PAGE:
Previous Challenge Entry (Level 4 – Masters)
Topic: Pen and Paper (07/17/14)
- TITLE: She 'Got' It
By Wilma Schlegel
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Comfortable? I was about to be interviewed for a job I didn't think I could live without.
"You look nervous. Listen, don't sweat it." This from the only other person in the room, a woman about my age, taller, bigger built, actually she looked like one solid muscle.
My muscles were quivering, or maybe it was just my flesh, any muscle I might have had, didn't stay for the interview.
"Hey, you look familiar, we went to school together, didn't we?" This other woman seemed to be way too at ease.
"I don't know," I managed.
"I'm Ruthie Clark. Summit High."
"No, I didn't go there." I answered.
"Well, let's see, we moved from..." she squinted her eyes as she thought then she startled me with her outburst. "I know, I know! New Alexandria Elementary - sixth grade, Keysher's class!"
"How could you possibly remember that? It's been over ten years?"
"I never forgot that class." She shook her head, her spikey orange and brown hair didn't move. "Keysher hated me, but he loved you."
"He didn't hate you." That's all I could think of in response.
"Remember all his rules - 'principles' he called them. 'Don't wear your nail polish half on and half off. Don't call people bad names. If you're a guy, don't go through the door in front of a girl.' I wished I was a guy just so I could break that rule, too!"
"They were good rules - principles," I sputtered. I had always thought that, but just then I felt like a 'goody-two-shoes'.
"Humpf, yeah. Principles, principles, principles! You know what I always said about him? 'Scarier than the principal, hairier than his principles'!!!" Ruthie laughed out loud and long. I was a little concerned that the people there would think we were together.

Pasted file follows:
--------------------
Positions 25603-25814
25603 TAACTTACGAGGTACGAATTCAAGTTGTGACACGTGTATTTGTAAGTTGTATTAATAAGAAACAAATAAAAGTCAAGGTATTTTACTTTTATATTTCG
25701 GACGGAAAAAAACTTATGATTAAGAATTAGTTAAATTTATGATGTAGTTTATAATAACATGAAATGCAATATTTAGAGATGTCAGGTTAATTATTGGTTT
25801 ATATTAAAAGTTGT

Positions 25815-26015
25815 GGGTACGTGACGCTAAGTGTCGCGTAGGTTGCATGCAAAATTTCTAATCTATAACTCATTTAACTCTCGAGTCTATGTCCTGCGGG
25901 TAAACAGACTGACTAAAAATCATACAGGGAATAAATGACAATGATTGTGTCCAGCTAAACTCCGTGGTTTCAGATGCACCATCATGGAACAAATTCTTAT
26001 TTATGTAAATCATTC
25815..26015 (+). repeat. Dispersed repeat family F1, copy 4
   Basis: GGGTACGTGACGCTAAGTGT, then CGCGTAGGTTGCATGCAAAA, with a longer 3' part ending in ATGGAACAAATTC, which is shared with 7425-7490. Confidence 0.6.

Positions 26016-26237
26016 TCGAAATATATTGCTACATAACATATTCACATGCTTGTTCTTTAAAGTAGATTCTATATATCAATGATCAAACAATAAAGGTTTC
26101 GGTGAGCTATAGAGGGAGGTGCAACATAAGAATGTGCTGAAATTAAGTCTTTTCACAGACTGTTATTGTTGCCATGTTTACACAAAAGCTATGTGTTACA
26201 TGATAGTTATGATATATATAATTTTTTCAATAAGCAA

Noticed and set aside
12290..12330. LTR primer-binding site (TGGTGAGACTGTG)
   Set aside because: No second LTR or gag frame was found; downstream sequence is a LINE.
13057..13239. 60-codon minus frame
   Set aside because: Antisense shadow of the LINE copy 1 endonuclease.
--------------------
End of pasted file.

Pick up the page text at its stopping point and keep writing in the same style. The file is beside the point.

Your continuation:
'Please know I'm more refined than this,' I tried to send that thought to the people doing the interviews.
"Hey," Ruthie started again. "What do you think of when I say 'get your pen and paper'?"
"I don't know - a black or blue writing pen and white paper." I said with all the imagination I could muster.
"I think of Keysher. Keysher making me measure an exact half inch in from each side of the paper, drawing margins in (with my pen), on every paper, every single one; and never, ever writing into that margin! Man, he drove me nuts."
"I remember that." My memory started to come back. "We all had to do that."
"Remember about the kinds of paper?" Ruthie didn't wait for an answer. "'Don't ever use a pen with newsprint. The fibers from the cheaper paper get caught in your pen tip and you'll produce a messy piece of work.' That's where I got him back. I always used cheap paper. Why should a little fuzzy fiber bother him? - 'Mr. Hairier-than-his-principles'!"
A woman opened the door as Ruthie finished, saving me from answering. "Mrs. Dillon, please follow me."
Ruthie, (Mrs. Dillon!) followed, but before she got through the door she turned back to me. "Don't sweat it, Keysher loved you, they will too."
"Thanks," I said as the door shut. And I saw myself for the jerk I was. Ruthie, if nothing else, was being her honest self and had tried to encourage me. What had I done but try to keep her at a distance? What a shame she didn't really have a chance with that company? I decided, (big breath), I'd try to keep in touch with her if I got to see her again.
As it turns out, it hasn't been hard to keep in touch. We both got hired. It took two weeks for them to decide to hire me. Ruthie was chosen right away. No one came close to her and all that the company saw in her.
They liked her compassion for other people and her ability to instill confidence in them. And here's the funniest part - they say she presented the most neat and organized resume they'd ever seen and that she'd thoroughly researched the company. They were highly impressed.
Now, I wonder where she learned that?
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